Heavy rain pelted the Memorial Hall dome Tuesday night while inside, the Martha Graham Dance Company took the audience by storm.
Downtown Durham has enjoyed outdoor sculpture placed at strategic locations for almost a year. Those who walk past them regularly may already feel they belong, and the occasional visitor, especially to the Durham Performing Arts Center or the American Tobacco complex has to believe these works of art indicate a city interested in the arts. The sculpture is all part of the Bull City Sculpture Show which opened in May 2014.
Vocalist and educator Trineice Robinson-Martin sings the tune “At Last” to illustrate two different styles of singing. She first belts it out in voice with lots of chest support, then turns it around and sings in a more relaxed way.
As the four-day downtown Full Frame Documentary Film Festival came to a close Sunday, one of the invited films showed a different media medium. “Hot Type: 150 Years of The Nation” is a new documentary by Barbara Kopple about the liberal weekly print magazine as it reaches a milestone anniversary.
Two films — “Kings of Nowhere” and “(T)ERROR” — took home the Grand Jury Prize Sunday during the final day of the 2015 Full Frame Documentary Film Festival. The downtown festival concluded Sunday.
In 2009, audiences met three tween go-kart drivers who were top in their competitive racing class in Marshall Curry’s documentary “Racing Dreams.” Curry is the subject of Full Frame Documentary Film Festival’s tribute programming, and “Racing Dreams” was screened Saturday during the festival, which ends today in downtown Durham.
Listeners of a certain age know the music of singer Mavis Staples through the radio hits she recorded with her family, The Staple Singers, led by her father Roebuck “Pops” Staples — “Respect Yourself,” “I’ll Take You There,” and more. Before the hits, “Pops” and his daughters Mavis, Cleotha, Pervis and Yvonne sang gospel music, and during the folk revival became part of the civil rights movement.
Filmmaker Chad A. Stevens spent seven years filming in West Virginia coal mining country, before and after the 2010 Upper Big Branch mine explosion that killed 29 miners. His documentary film, “Overburden,” premiered Friday at the Full Frame Documentary Film Festival in the Durham Convention Center.
A packed house at the Full Frame Documentary Film Festival Friday saw the North American premiere of “Tell Spring not to Come This Year,” a film that chronicles the everyday lives and dangers faced by the 3rd Battalion of the Afghan National Army in their quest to defend their country against Taliban insurgents.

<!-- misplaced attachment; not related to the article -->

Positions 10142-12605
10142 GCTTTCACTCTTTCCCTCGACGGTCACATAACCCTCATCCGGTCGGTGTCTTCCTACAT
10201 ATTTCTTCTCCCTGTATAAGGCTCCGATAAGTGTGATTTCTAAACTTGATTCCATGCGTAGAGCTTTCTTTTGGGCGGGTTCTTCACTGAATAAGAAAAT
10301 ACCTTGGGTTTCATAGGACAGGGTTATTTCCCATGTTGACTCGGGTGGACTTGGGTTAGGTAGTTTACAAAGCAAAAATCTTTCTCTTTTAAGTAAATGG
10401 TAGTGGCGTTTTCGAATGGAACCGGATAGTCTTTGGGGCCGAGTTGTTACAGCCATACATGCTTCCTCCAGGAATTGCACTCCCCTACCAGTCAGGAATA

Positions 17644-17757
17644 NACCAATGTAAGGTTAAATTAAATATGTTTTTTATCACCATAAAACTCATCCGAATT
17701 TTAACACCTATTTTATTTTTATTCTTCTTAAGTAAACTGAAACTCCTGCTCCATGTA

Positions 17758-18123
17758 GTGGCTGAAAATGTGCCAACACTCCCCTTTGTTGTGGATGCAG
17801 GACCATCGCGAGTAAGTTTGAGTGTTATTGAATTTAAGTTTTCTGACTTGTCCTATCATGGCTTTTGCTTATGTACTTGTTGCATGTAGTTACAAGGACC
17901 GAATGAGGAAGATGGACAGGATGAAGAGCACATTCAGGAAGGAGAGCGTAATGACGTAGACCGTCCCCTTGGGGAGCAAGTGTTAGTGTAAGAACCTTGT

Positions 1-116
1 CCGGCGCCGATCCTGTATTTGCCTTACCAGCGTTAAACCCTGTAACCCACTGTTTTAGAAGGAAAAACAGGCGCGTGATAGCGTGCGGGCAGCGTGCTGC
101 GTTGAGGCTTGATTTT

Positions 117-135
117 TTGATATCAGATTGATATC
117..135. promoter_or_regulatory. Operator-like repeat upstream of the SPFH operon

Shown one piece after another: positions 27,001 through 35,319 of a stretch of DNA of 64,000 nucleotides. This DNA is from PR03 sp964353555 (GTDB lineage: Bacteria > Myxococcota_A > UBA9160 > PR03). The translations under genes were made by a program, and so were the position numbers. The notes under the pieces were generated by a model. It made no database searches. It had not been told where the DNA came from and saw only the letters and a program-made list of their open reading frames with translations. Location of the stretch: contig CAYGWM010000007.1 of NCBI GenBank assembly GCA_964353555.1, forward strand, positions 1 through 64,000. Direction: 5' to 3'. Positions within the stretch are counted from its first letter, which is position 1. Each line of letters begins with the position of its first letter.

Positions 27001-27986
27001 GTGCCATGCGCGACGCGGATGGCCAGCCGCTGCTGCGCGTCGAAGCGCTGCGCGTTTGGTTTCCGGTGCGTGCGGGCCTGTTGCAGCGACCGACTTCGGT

FULL FRAME: The Full Frame Documentary Film Festival continues through Sunday at a wide array of downtown venues, among them the Carolina Theatre, the Durham Arts Council, the Full Frame Theater, Durham Central Park and the Durham Armory. ... For a complete schedule, tickets and information, visit www.fullframefest.org.
In Albert Maysles’ new film “Iris,” the viewer sees Iris Apfel wearing her characteristic big glasses, large bracelets and necklaces, and clothes with colorful patterns that she has collected from a lifetime of travel. She refers to them as “things I’ve collected over the years.”
Full Frame Documentary Film Festival began its tribute programming to filmmaker Marshall Curry with a fight — a screening of his Oscar-nominated documentary “Street Fight,” about Cory Booker’s first campaign for mayor of Newark, New Jersey.
Morrissey’s summer tour will make a stop at the Carolina Theatre June 15 at 8 p.m.
Addy Walker, the American Girl character with her own doll and books, is based on a real life Walker who was a former slave who escaped from the Stagville Plantation in northern Durham County. Historic Stagville will host a birthday party for Addy on Saturday, April 11.
When Andrew Klein speaks of the many influences of the band Big Mean Sound Machine, he mentions the music of Afrobeat pioneer Fela Kuti and his longtime drummer Tony Allen, along with Mulatu Astatke, creator of a style called Ethio-jazz, among others.